The health of both your personal and work life depends on a well-functioning YOU. If you’re happy at work and happy at home, you’re probably happier in person. So, if anything happens to upset that balance, it disrupts your ‘normal’. Naturally, some professionals struggle to keep those lives separate and toxic pressure and career frustration or workplace stress could also mean a downward spiral for their personal lives. It’s important to deal with any problem from either side that begins to spill over into your other spaces because it’s likely serious and not just another day-to-day challenge.
There are many causes of career stagnation, dissatisfaction or demotivation. Though different by definition and often experience, all three can describe a space or time in your career where it seems there is little to no room for promotion, growth or development. When you start feeling like you have no room to catch a breath, it becomes virtually impossible to maintain a keen interest in what you do. And once you’ve lost that interest, everything becomes a drag, and you find you begin to withdraw and wallow in frustration.
Later in this article, we explore the different ways in which you can reignite the spark between you and your career. But we start with the first step to dealing with these issues, identifying and understanding the root problem.
Identify the real problem
Establishing the problem is the first step to basic problem solving. You need to acknowledge and understand WHY you feel stagnant, dissatisfied or demotivated with your work.
An insightful way to figure the root issue out is to start at the very beginning of your current journey. When you took this job, what were your expectations? Whether these are your own personal hopes and goals or all the amazing things the recruiting officer and HR manager promised you when you came on board. Examples include the potential to progress into a higher position in the company, access to learning/training opportunities, room for a raise in the future, the possibility of affording a car or house or a better life, working in an environment that challenges you and presents new challenges regularly, and working in a company with values similar to yours. Now, analyse whether your expectations have been met. It’s likely that those expectations which have not been met are the cause of your negative feelings towards your job.
Understand your actions
Another avenue to explore for answers are the problem symptoms. This Is what we call the Look what you made me do approach. Being unhappy or undervalued at your job can result in you less productive. Look closely for changes in your patterns and attitude from the ‘happy times’ and when you started feeling demotivated. If for instance, you’re missing a lot more deadlines than you used to, it could be because your workload is appropriate for 2 people or you’re being asked to work on thigs outside of your contracted expertise.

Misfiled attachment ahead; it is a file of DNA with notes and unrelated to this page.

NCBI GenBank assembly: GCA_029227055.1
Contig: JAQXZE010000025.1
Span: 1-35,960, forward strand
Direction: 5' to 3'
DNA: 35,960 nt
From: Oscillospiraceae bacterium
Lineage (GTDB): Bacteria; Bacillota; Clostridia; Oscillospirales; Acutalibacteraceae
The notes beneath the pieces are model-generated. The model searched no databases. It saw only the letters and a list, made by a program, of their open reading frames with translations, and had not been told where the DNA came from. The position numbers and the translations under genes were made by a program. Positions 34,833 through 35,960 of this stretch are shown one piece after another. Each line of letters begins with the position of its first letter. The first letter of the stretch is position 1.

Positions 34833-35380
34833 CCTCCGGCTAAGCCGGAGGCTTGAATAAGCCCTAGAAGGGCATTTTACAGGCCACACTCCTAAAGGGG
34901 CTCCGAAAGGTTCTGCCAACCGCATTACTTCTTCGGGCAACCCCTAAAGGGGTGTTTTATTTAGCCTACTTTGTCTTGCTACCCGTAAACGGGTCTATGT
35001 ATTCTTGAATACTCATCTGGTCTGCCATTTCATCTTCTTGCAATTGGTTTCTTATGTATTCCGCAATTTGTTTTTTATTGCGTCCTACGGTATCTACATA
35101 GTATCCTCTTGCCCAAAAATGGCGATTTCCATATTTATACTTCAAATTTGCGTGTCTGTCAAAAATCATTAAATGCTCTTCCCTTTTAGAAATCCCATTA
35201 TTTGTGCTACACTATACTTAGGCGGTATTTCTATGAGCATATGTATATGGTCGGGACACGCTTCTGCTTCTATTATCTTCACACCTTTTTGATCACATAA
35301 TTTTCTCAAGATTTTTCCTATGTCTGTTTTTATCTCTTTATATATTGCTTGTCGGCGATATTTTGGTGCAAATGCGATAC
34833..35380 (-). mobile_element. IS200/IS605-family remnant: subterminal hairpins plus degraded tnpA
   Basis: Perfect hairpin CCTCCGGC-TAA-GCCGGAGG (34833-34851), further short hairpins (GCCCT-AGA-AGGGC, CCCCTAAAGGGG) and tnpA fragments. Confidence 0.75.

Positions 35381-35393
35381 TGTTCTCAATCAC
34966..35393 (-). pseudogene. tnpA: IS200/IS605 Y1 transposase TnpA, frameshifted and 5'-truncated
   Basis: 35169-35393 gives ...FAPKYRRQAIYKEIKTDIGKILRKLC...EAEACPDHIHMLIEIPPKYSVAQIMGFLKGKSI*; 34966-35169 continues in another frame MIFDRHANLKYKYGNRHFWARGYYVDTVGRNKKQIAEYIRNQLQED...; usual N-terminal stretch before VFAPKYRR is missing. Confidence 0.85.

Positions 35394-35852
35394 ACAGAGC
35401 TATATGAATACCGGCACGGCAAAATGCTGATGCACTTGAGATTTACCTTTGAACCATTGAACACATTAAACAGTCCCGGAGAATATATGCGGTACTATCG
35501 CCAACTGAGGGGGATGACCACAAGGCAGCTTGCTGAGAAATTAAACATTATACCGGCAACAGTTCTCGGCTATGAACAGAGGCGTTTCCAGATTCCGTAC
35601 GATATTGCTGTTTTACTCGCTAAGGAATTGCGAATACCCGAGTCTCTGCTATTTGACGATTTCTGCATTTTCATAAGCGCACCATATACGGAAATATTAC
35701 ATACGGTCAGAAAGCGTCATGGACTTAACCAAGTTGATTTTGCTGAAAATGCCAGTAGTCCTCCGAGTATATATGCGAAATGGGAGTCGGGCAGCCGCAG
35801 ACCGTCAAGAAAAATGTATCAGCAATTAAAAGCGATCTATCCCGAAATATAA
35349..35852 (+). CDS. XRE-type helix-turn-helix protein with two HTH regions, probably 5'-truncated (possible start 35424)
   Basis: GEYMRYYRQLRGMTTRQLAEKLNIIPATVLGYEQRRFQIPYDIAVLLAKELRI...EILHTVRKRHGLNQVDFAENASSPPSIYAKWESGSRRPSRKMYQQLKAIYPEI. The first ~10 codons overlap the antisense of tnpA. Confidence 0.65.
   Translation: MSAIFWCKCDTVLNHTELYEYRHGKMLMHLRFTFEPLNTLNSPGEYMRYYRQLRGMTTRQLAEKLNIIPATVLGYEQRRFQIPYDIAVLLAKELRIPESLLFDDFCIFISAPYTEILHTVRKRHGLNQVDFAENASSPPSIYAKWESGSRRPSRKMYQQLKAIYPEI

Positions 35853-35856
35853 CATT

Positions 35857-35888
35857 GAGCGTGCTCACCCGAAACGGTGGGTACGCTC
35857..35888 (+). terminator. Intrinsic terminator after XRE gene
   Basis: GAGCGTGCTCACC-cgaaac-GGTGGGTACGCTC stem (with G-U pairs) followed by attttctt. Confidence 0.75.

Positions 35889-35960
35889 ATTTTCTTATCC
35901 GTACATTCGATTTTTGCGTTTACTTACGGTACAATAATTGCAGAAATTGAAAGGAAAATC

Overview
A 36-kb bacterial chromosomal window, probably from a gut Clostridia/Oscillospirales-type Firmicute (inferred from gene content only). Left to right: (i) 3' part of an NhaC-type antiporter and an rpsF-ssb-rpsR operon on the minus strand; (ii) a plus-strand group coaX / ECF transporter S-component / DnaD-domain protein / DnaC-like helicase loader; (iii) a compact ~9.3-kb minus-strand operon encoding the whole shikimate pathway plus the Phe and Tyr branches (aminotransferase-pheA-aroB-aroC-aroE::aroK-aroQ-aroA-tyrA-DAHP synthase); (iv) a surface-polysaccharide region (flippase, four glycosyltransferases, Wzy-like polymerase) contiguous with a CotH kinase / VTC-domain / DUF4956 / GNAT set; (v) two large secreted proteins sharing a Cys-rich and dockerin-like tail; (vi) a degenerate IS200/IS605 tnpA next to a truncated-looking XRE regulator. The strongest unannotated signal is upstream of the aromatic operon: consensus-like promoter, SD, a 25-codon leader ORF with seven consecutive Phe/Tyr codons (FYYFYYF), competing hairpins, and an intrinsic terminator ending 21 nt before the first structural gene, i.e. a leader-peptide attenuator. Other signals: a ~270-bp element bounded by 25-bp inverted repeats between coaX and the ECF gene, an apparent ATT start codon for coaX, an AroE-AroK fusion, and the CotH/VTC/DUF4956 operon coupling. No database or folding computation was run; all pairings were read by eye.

Handling change and regret
Other workplace stressors are change in environment and career regret. A lot of people find it difficult to settle into a new working environment with new colleagues, this can make you feel out of place and dilute your creativity or discourage you from speaking up and sharing new ideas. All of which results in you being unhappy. Sometimes it’s as simple as being stuck in a career field you would rather not be in. There is no shortage of people who take jobs that pay the bills and worry about ‘passion’ later and go on to build successful and healthy work lives. Similarly, others simply can’t deal with doing something they don’t enjoy and choose to set up a career in a different discipline or by starting a business in that field on the side.
The truth is not everyone wants or can afford to be out there CEOing their own business after hours and on weekends. And unfortunately, there is no magic wand anyone can wave to suddenly get you feeling like you again. However, there are some changes you can make to try and reignite your fire in the workplace.
Reignite the spark
Now that you know why you’re unhappy, it’s time to take the initiative to make a change and make your job more satisfying.
Speak out and seek help
Don’t suffer in silence, let your manager know what you’re struggling with. She/he should be able to give you advice and help you, if need be, escalate your grievances. You can also look into seeing someone like a career coach to help you find a way forward. If the problem is affecting your home life, let your partner know about. They might not be able to help you in the capacity that a manager or HR manager might, but they might have great ideas or suggestions and make you feel better about it.
Find a place to share your knowledge and experience
Talking about your job and why you’re a rockstar at it can help renew your interest or love for what you do. You can, for example look into public speaking engagement or informal teaching opportunities and contributing for a blog or online career website.
Keep better company
If your issues stem from a certain negative someone at work, cut of communication with them if you can or keep exchanges at a minimum. Try to find other peers at work or online so you have people in your circle who share your fire for what you do.
Find a happy place
Do the things that make you happy as often as you can. This will help rejuvenate and relax you.